I woke up unusually early on Saturday, Jan. 21, 2017. At around 8:15 a.m. I walked up to the checkout counter in Walgreens with 4 poster boards and more sharpies than I could afford.
“School project or are you going downtown?” asked the cashier.
“Downtown,” I replied.
He smiled. “Awesome. Good luck.”
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At around noon, myself, my roommate, her mom, sister and another friend of ours walked to the closest CATA bus stop. After waiting anxiously for 15 minutes, the #1 bus finally came into view. I stepped up to the curb in anticipation, but the bus didn’t even slow down as it passed the stop. Full.
Another #1 bus drives by 15 minutes later. Full.
We decide to take our chances finding parking and drive downtown ourselves, bringing along a girl we met at the stop who was traveling solo.
The warmer temperature was accompanied by fog, and it was not until we were just a few blocks away from the Capitol that it came into view. What you couldn’t miss, however, was the sea of people donning pink pussyhats, holding their poster boards and making their way down Michigan Avenue to the Capitol grounds: women, men, children and even dogs. There was an irrefutable energy in the air.
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Between 8,000-9,000 people gathered at the Michigan State Capitol to stand in solidarity with the Women’s March on Washington D.C. and the other sister marches being held across the nation and the world. We listened, we yelled, we cheered, we booed and despite not believing there would be a literal march in Lansing, we marched.
Donald Trump said in his inauguration speech that he was giving America back to the people. Well we, the people, showed up by the millions in marches around the country, around the world, to make our expectations clear. Some of the many reasons we marched: we do not believe that building a wall is effective immigration reform. We believe in climate change and want to invest in sustainable energy. We believe that #BlackLivesMatter. We believe that women’s rights are human rights. We believe that LGBTQ rights are human rights. We believe that every child deserves a quality education. We believe that indigenous land should be protected and that #WaterIsLife.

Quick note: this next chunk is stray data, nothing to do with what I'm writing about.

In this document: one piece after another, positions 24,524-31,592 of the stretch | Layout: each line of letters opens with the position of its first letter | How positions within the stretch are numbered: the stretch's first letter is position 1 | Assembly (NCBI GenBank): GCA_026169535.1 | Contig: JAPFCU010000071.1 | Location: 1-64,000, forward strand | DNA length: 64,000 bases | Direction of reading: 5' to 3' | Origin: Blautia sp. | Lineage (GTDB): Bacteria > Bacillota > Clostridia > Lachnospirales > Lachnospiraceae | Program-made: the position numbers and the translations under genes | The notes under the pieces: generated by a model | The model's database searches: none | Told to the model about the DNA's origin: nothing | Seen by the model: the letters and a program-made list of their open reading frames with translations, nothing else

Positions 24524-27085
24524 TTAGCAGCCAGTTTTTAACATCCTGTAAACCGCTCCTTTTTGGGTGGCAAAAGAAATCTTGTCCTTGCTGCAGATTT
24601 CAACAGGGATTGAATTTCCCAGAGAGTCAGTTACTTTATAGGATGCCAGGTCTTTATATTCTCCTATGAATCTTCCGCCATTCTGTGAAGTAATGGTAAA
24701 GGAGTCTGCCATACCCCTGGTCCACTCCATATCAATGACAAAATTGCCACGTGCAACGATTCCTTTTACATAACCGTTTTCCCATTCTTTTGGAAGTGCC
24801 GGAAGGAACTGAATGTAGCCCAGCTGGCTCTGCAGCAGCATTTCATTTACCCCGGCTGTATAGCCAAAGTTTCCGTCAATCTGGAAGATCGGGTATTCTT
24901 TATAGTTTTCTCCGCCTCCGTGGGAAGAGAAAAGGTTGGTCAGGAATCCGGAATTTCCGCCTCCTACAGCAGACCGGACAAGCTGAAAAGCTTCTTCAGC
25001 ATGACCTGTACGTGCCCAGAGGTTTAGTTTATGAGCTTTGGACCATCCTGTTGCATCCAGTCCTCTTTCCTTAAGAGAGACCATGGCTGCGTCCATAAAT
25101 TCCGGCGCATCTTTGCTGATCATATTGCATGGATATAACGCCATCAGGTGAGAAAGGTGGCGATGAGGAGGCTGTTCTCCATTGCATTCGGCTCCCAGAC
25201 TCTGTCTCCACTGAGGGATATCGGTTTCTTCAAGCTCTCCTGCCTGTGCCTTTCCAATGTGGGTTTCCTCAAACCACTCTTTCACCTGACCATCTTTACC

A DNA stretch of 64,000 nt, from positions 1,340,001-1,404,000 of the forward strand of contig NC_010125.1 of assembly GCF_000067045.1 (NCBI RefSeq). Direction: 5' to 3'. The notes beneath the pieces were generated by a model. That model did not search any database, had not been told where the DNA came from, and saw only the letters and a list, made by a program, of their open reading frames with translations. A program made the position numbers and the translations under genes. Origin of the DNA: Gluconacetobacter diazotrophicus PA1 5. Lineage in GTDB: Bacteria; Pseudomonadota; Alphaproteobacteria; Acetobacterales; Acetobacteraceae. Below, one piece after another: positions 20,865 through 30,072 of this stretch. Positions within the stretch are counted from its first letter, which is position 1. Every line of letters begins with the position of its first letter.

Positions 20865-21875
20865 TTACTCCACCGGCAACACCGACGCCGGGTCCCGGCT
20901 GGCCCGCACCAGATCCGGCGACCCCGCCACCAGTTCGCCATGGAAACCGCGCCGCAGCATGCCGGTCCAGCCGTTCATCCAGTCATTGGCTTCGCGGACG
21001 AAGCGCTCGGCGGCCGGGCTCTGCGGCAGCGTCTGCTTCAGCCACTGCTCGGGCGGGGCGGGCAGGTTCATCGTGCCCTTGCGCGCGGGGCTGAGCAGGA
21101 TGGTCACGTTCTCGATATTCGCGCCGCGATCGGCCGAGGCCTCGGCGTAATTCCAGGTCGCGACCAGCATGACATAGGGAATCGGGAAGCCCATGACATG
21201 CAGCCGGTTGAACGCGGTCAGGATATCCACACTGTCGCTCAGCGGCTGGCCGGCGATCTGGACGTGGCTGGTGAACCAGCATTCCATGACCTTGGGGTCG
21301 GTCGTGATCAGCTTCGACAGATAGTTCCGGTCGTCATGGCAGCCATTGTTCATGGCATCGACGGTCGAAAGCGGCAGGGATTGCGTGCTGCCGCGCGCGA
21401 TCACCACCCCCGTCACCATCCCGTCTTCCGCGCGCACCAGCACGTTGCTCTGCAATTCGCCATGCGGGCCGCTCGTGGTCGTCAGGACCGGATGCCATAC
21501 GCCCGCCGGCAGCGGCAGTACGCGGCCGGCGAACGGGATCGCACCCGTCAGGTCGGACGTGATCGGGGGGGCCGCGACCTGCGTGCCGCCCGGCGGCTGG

Harsh criticism came from both women and men in the days that followed. There were posts from women claiming the marches didn’t represent them. Many claimed no one protesting knew what they stood for. I must disagree; the beauty of these marches highlighted our ability to come together in support of all the marginalized groups of people that fear this new administration. The march was to stand against bigotry in all of its forms.
But this is not to say that the marches didn’t face criticism from within—they did, and deservingly so. While the “pussy” rhetoric may have been a direct response to Donald Trump’s actions and a means to reclaim the word, many criticized how it failed to be inclusive to the trans women who are now at further risk. As a whole, the voices of those most marginalized were not centered, but drowned out by the voices of white women who don’t fully understand how important it is for women of color to have their voices be supported and elevated.
With that said, Jan. 21 demonstrated our ability to fight for what we believe in together. It was the catalyst that will hopefully propel the resistance needed to fight the administration these next four years, and beyond. What we can do is learn from this experience, take care of ourselves and get ready for the next event.
Emily Reyst is a senior majoring in professional writing. Outside of writing for ing, she interns for the Broad College of Business Marketing team and the Women’s Center of Greater Lansing. She was once hit by an airborne pizza box while driving her moped. Follow her on social media for updates in real time. Twitter: @accio_avocado Instagram: emilyreyst